After returning from Scotland, our hikes dwindled to almost nothing. Even my solo walks on the Multi-Use Trail ceased; partly because I had extra hours at work which meant I had to keep an eye on the time but mostly due to the weather. For this northern area of the country, the weather has been beastly (although a few people may disagree). Normal summers in Maine meant temperatures in the mid to upper 70s, 60s at night and low humidity. Unfortunately, the state experienced high temperatures Memorial Day weekend, multiple 80 degree days in June, and more heat waves in the 90s both the week of July 4th and during August. In addition the humidity was high, meaning that even when the temperatures did get into the 70s it still felt hot and oppressive. It felt like I was back in New York where this weather was normal!
These conditions were not conducive to getting out and exerting myself on an uphill climb, so I waited. And waited until finally there was a day just past the middle of August when I decided to hit the Multi-Use Trail very early in the morning. I was at the trailhead by 7 and discovered that I was the first of the usual morning walkers to arrive.
It felt great to be out in the woods once more and the solitude allowed me to slow my pace so that I could really take in and enjoy my surroundings. The last time I had walked this trail with my husband, I had pointed out an unusual leaf pattern of a ground covering plant, 6 whorled leaves at various intervals along the stem. This time I was ready with my camera so I could identify it at a later time. It took a while since many plants were done flowering by late summer, but I did discover that it was some type of Bedstraw.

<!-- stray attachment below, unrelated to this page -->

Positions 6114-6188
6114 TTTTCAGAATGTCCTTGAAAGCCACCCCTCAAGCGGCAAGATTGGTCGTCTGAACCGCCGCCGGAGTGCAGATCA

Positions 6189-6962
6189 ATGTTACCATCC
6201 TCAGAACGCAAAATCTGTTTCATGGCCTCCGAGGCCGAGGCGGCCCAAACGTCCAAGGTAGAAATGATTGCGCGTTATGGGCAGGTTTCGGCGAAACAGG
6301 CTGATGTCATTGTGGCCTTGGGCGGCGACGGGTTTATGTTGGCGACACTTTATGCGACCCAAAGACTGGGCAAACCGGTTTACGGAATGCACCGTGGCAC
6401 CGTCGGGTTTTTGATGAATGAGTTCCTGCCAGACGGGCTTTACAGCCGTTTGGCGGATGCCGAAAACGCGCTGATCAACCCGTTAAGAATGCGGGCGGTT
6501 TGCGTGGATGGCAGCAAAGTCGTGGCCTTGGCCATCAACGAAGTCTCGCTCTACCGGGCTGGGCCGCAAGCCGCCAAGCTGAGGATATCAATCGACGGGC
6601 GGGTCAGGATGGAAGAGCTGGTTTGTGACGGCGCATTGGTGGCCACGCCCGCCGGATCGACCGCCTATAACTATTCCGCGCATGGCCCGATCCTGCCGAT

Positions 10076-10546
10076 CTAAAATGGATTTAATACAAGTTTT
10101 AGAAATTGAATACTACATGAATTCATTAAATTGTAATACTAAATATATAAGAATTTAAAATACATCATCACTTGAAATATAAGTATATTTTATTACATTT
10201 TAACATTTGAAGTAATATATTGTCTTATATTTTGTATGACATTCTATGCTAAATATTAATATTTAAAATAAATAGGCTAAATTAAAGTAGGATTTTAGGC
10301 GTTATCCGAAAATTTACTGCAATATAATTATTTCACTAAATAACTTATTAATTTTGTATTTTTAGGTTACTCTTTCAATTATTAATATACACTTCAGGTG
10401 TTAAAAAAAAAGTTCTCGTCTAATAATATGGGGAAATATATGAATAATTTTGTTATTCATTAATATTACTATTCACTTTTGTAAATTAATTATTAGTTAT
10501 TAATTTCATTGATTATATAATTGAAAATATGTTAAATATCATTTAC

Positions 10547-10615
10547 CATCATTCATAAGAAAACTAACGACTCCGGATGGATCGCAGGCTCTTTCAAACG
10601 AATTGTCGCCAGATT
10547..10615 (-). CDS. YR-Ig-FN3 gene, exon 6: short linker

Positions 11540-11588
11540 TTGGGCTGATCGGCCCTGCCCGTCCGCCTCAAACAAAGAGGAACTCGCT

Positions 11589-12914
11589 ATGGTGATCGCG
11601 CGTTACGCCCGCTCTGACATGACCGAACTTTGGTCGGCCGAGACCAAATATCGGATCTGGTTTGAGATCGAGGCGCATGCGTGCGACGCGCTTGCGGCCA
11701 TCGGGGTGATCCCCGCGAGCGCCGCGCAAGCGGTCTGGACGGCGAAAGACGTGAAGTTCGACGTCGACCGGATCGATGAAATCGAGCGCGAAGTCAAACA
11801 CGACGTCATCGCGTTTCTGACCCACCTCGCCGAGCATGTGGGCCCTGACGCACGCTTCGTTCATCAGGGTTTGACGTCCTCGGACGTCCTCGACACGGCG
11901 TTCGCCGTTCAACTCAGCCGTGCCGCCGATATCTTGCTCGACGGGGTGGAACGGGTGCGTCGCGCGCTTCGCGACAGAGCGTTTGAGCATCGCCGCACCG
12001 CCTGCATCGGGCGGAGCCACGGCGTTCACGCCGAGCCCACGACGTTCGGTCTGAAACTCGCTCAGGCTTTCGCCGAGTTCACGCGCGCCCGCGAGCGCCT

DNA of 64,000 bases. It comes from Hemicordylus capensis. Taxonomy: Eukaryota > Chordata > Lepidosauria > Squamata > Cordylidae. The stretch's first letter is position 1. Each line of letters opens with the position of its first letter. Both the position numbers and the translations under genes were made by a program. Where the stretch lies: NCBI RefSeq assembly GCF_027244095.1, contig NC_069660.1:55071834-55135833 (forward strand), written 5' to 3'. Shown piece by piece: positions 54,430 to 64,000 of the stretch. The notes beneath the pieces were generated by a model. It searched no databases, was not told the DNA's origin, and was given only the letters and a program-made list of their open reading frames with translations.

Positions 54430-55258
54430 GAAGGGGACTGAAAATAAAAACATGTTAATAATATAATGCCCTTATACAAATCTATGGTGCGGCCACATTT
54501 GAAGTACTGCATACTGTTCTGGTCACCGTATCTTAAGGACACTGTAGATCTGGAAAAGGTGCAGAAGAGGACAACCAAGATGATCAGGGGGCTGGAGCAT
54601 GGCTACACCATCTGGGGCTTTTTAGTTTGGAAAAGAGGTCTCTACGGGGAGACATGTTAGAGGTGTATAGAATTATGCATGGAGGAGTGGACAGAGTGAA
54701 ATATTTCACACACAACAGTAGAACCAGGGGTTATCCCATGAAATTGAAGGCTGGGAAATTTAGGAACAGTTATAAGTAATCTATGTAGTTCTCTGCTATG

I also managed to identify the remains of some Valerian. The flowers were gone but from a distance the stem-like remains gave the plant an interesting feathery appearance. It was the time of year when the asters were coming into their own. I found a patch of some type of aster that were quite tall (almost 6 feet). I was amused when I found the flower in my identification resources and discovered that sometimes the name actually matches the description. This aster was called a “Tall White Aster”.
I felt more peaceful as I spent more time walking through the woods and immersing myself in nature. I paused many times to admire many simple things that are often overlooked; the woodpecker holes in a tree, the large orangey-yellow mushrooms and the white mushrooms tucked in the fold of a tree.
When I reached the trailhead for Bald Rock Mountain, I decided to end my exploration there. The many things I had observed in that hour outdoors had been enough to remove some of the stress that had been building over the summer.